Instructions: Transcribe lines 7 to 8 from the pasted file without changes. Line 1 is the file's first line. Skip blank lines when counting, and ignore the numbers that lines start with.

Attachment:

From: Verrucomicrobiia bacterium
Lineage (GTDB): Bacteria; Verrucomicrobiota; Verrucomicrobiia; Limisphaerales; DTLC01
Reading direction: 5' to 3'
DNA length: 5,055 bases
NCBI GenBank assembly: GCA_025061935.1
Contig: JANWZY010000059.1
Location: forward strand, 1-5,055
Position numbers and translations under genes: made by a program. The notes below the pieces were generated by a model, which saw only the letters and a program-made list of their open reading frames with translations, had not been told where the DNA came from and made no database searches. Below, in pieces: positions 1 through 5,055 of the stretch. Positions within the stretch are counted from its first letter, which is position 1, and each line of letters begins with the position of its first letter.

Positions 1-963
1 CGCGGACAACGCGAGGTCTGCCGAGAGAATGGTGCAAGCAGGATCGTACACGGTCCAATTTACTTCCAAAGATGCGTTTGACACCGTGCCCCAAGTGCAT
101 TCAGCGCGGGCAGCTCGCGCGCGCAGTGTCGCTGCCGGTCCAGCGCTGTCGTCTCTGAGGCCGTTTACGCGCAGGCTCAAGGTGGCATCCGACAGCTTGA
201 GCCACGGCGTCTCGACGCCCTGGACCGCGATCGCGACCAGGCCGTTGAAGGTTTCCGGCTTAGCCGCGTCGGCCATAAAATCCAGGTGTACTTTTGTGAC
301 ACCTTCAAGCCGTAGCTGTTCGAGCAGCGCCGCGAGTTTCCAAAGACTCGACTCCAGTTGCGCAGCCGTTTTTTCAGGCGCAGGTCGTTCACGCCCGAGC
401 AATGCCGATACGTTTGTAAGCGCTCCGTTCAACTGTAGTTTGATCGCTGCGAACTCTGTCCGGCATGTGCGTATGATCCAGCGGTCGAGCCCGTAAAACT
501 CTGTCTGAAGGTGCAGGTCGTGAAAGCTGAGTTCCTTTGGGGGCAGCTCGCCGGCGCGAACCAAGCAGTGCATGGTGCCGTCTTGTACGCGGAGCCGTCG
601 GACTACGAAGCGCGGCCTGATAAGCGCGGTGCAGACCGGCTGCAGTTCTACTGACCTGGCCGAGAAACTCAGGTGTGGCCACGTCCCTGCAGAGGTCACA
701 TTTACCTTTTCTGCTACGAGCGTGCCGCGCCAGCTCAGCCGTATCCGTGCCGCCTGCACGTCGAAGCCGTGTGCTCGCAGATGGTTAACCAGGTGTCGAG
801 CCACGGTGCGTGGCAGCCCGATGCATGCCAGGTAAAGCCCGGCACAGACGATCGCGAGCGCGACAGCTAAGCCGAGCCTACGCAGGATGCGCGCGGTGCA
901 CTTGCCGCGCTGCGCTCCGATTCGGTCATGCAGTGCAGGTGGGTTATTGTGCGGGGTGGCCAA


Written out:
Location: forward strand, 1-5,055
Position numbers and translations under genes: made by a program. The notes below the pieces were generated by a model, which saw only the letters and a program-made list of their open reading frames with translations, had not been told where the DNA came from and made no database searches. Below, in pieces: positions 1 through 5,055 of the stretch. Positions within the stretch are counted from its first letter, which is position 1, and each line of letters begins with the position of its first letter.